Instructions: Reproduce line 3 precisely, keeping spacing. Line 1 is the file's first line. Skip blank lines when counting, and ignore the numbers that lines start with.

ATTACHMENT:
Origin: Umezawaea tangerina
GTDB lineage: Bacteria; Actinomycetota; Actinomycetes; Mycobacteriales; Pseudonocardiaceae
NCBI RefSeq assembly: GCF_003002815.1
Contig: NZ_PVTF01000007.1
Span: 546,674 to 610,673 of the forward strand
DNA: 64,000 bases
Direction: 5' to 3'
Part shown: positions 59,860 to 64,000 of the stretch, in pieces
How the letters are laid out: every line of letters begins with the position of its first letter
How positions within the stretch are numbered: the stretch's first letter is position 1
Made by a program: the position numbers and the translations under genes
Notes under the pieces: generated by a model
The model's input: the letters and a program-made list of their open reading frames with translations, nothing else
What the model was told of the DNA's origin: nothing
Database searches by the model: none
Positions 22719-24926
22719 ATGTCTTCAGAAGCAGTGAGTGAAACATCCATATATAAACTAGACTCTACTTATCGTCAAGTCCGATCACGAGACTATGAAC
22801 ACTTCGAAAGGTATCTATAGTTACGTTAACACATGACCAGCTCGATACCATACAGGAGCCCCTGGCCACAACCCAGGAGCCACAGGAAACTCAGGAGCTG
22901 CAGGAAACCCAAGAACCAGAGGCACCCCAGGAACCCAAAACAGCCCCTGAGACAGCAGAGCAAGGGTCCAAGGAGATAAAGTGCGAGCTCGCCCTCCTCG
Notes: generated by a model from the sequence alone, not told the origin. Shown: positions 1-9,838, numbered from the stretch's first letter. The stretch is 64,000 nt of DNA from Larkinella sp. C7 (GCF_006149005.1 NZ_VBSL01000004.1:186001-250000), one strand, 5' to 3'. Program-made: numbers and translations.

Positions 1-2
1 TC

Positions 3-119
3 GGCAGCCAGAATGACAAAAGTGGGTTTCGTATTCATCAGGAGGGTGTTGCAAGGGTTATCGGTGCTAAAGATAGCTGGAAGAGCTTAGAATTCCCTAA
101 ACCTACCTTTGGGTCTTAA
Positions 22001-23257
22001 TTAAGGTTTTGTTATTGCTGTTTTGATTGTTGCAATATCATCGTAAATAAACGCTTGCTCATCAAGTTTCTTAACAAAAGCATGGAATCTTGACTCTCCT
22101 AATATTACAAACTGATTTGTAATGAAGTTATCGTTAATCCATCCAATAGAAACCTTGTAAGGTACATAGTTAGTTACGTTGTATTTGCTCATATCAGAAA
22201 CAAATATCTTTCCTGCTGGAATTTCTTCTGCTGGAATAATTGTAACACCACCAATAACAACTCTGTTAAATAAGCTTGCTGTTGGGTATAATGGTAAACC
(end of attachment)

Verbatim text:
NCBI RefSeq assembly: GCF_003002815.1